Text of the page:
Virtualizing a DCS in PCS7
Before applying changes to your PCS7 control system, it’s always good practice to simulate on a virtual processor.
While PLCSIM makes the process of simulating changes to the DCS nearly effortless, it’s a bit more complicated to simulate your entire DCS on a VM. This blog will guide you through configuring virtual AS/OS communication in your PCS7 Multiproject.
The first step to getting your virtual DCS configured is to configure your VM’s NICs. If you're not working in a VM, you can follow along on your host machine.
- Open your Windows OS’s Network Adapters panel.
- Assign static IP addresses to one of your VM’s NICs.
- Hit the ‘Advanced’ button to assign more than one IP to the NIC.
- I threw the range 192.168.0.3-, .4, and .5 at the adapter to mimic the assignments on my multiproject’s physical AS, as well as the changes we’re about to make.
Editing the Multiproject
Next, we’ll make some changes to your Multiproject. Open up a copy of your multiproject in Simatic Manager – you probably don’t want to do this directly on your ES because the hardware and network configurations will change.
- In HW Config, add a new communications processor to the PLC rack you’re going to simulate. This will be the path that the simulated OS will use to browse to the AS.
- Make it easy on yourself and search for the CP card by catalog number. I added the 6GK7 443-1EX30-0XE1, version 3.0.
- Drag the CP card to an open slot on your DCS chassis.
- Next, assign the CP card to an existing subnet and give it an IP address from the range you created above.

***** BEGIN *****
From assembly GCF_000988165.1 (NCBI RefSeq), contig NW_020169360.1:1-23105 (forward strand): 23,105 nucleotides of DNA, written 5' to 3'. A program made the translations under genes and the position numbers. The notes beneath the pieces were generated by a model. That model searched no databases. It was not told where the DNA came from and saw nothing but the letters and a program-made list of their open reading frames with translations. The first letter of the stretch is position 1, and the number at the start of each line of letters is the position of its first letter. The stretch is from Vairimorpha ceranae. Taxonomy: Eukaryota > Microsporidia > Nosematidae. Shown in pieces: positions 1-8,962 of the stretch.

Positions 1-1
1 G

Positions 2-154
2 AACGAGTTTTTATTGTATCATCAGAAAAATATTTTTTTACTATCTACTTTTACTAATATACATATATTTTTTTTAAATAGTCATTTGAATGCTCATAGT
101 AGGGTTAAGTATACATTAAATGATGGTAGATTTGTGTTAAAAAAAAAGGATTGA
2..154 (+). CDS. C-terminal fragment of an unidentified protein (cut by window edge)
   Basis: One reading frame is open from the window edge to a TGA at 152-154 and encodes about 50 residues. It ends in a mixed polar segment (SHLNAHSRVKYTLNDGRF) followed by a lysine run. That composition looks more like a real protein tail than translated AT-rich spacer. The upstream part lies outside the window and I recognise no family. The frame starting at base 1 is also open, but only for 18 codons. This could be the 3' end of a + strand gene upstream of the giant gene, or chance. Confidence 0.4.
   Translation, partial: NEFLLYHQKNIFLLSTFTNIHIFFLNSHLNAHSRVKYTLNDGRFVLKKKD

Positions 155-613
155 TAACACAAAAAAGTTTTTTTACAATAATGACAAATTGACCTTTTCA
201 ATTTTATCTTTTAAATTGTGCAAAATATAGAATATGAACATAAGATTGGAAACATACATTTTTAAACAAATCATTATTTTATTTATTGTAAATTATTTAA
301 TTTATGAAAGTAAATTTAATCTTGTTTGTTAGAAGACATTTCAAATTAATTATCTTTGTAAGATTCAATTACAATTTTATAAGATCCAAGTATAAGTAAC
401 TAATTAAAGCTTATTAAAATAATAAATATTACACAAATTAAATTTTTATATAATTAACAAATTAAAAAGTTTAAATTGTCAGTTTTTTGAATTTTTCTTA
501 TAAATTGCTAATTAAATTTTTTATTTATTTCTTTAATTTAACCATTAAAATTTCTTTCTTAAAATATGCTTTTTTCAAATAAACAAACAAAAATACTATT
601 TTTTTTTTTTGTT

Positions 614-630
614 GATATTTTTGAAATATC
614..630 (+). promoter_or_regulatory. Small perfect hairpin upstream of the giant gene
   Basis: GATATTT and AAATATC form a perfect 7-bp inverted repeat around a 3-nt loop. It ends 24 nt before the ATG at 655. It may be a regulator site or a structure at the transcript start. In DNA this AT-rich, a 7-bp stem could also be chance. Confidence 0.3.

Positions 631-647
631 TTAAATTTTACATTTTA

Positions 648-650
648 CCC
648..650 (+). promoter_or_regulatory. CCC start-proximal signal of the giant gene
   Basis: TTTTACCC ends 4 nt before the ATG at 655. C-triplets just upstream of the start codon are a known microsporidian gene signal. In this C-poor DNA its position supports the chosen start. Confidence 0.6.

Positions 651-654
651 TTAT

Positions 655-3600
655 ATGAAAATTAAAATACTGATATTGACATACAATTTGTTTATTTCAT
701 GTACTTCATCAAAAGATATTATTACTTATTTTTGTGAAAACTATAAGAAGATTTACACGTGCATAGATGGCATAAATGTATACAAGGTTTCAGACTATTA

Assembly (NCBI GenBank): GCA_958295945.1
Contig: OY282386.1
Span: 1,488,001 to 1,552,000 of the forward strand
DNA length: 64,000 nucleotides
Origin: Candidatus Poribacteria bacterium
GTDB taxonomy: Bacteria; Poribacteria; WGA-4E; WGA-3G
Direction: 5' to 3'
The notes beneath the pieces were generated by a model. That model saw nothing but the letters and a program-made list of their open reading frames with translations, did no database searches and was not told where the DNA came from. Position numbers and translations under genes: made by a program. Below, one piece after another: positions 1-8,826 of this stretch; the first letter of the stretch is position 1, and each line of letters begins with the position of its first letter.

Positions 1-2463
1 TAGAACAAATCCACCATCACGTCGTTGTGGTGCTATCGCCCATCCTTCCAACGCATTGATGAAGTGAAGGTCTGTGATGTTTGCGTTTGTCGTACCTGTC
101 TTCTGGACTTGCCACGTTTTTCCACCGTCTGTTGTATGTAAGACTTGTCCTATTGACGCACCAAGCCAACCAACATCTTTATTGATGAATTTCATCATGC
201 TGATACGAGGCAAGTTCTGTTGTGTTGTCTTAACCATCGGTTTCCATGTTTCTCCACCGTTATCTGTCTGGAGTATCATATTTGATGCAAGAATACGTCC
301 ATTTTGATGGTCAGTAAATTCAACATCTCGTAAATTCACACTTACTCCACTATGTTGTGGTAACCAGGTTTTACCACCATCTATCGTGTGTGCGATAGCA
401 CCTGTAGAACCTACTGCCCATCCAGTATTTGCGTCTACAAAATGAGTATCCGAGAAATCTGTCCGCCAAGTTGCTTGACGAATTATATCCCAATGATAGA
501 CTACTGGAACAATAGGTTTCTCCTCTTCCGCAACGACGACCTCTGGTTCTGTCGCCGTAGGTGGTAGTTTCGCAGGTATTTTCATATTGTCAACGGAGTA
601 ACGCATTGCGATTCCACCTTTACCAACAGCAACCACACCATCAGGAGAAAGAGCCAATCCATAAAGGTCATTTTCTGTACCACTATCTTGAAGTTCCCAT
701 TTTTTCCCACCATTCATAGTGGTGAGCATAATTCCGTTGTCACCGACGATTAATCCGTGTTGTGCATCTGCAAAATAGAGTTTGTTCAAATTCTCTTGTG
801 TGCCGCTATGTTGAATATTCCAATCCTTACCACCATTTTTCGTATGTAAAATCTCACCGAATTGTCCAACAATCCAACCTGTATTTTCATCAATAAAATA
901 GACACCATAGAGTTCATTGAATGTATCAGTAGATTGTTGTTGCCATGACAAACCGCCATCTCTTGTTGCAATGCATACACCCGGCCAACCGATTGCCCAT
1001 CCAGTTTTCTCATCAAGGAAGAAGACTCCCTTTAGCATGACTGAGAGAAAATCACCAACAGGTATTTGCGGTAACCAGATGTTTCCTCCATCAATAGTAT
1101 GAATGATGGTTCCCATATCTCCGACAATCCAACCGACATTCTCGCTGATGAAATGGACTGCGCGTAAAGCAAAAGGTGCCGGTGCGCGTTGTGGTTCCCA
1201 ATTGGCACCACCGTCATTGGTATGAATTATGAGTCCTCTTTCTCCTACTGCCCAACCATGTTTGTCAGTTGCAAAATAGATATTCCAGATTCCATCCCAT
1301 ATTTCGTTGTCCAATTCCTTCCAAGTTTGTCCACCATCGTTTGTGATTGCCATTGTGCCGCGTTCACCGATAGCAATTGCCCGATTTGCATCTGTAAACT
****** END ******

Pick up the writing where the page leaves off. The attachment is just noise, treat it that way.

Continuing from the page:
- Right click on the PN-IO module under the CP 443-1 and open the Object Properties.
- Open the Interface Properties and assign it an IP address and subnet mask. My PN-IO X5 and X5-1 adapters are assigned to 192.168.0.3 and .4 respectively, so this CP card will take the last IP we added (192.168.0.5).
- Make sure to click on the project-wide subnet you want to assign the card to – for me, this was called SYSTEMBUS. Confirm your settings with OK.
Next, we’ll make some changes to the OS application in WinCC Explorer.
- In the Project Properties, tick the box to ‘Allow activation on ES’ (right click on the project in the tree > properties > Options).
- In the Computer properties (left click on ‘Computer’ in the tree, right click on the computer listed > Properties), take the following steps:
- Replace the given name with your Local Computer Name (on General tab).
- On the Startup tab, disable Alarm Logging and Tag Logging.
- Confirm with OK.
- Optionally, add user credentials.
- Delete the server data (right click on Server Data > Delete).
Head back to Simatic Manager and find the WinCC application in your OS project. Double click on the Connections item to open the NetPro project file.
- Right click on the CP card in your project’s OS server and select Properties.
- On the Options tab, throw in an NDIS IP address – this is just a placeholder so that it doesn’t get flagged as an error later. I used a dummy address of 192.168.0.222.
- Confirm it with OK.
- Next, select the WinCC Application.
- Delete the existing connection.
- Create a new TCP connection by right clicking in an empty field > Insert New Connection.
- Expand the ‘In the multiproject’ item, and browse to your AS.
- Select ‘TCP connection’ as your Type, and ensure the tick box to Display Properties is ticked. Hit Apply to confirm.
- Untick the ‘Active connection establishment’ option and confirm with OK.
Simulating the Multiproject
We’re done configuring your multiproject – now it’s time to simulate!
- Open PLCSIM, and compile and download to the simulated processor.
- After downloading, verify that you can open a chart in Test mode. If you can’t, perform a full download from within CFC editor and you should be able to go online.
- Perform a full compile on your OS.
- Open WinCC Explorer and activate your runtime. It might take a minute or more, but, you should find that, after it activates, you can move data between the simulated AS and your new simulated OS.
- After virtualizing your AS and OS, you can simulate changes to your DCS in a development environment prior to deploying them to your production equipment.
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